Some are already calling it war, a brutal Muslim separatist insurgency in southern Thailand that has taken as many as 2,000 lives in three years with almost daily bombings, drive-by shootings, arson and beheadings.
The New York Times
An insurgency is dividing the villages around Pattani by religion.
It is a conflict the government admits it is losing. A harsh crackdown and martial law in recent years seem only to have fueled the insurgency by generating fear and anger and undermining moderate Muslim voices.
A new policy of conciliation in the past four months has been met by increased violence, including a barrage of 28 coordinated bombings in the south that killed or wounded about 60 people on Feb. 18.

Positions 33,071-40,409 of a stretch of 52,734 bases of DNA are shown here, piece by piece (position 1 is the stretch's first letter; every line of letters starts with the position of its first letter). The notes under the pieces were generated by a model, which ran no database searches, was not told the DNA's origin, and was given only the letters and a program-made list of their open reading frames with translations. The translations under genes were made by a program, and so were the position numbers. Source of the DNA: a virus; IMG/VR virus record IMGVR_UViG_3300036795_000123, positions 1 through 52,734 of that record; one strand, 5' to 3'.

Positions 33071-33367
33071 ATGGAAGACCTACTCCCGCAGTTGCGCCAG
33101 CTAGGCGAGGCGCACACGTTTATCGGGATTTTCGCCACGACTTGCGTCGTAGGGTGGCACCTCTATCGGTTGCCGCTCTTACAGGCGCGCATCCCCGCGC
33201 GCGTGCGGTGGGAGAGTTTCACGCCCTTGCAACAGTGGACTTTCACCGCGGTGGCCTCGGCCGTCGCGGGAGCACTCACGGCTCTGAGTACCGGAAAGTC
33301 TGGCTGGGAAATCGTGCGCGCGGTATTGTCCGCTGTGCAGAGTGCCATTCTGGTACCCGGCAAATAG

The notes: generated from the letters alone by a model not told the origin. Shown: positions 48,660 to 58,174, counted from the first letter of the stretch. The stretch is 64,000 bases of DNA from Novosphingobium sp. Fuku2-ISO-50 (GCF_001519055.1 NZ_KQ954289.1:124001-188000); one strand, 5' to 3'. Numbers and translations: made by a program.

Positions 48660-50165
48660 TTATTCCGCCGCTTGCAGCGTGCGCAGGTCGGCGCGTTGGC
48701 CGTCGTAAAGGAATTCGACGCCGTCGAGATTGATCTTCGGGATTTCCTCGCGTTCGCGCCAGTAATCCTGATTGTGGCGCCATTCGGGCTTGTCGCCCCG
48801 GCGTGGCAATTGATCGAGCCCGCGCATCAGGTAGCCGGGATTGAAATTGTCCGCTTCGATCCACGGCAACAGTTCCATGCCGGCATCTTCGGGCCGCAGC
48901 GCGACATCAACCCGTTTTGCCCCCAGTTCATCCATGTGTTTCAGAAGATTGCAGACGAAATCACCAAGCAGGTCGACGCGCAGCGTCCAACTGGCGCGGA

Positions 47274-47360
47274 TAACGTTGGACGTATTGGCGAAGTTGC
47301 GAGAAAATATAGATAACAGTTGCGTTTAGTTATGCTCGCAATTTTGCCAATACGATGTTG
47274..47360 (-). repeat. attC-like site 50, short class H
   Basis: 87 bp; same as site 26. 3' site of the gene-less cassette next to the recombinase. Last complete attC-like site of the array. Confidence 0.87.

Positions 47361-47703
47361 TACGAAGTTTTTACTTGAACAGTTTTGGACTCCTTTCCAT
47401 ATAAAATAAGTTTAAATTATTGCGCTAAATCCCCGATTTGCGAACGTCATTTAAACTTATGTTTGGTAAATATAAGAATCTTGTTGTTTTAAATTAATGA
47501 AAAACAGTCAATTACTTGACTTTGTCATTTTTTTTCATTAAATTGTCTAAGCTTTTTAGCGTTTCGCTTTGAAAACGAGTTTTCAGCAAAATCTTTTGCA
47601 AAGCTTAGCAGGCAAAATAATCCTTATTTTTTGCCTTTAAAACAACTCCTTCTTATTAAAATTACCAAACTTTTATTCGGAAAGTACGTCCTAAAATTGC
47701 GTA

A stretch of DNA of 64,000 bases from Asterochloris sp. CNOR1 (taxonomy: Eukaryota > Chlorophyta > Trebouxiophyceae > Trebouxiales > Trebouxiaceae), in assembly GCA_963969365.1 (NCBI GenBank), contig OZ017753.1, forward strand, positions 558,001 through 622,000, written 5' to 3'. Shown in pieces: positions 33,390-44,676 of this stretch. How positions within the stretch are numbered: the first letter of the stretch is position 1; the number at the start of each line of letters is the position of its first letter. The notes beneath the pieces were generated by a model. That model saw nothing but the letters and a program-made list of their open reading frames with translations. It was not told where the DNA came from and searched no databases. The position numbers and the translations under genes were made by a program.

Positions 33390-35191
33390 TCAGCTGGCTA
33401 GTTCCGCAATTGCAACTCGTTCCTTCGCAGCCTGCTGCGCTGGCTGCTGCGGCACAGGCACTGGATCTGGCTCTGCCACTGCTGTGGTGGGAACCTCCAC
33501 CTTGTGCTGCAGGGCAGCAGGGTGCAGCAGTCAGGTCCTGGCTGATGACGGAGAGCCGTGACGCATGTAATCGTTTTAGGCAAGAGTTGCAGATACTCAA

“The momentum of violence is now beyond the control of government policy,” said Srisompob Jitpiromsri, a political scientist at Prince of Songkhla University here.
“The separatists can pick and choose the time and place of the violence without any effective resistance from the government,” he said. “They have the upper hand.”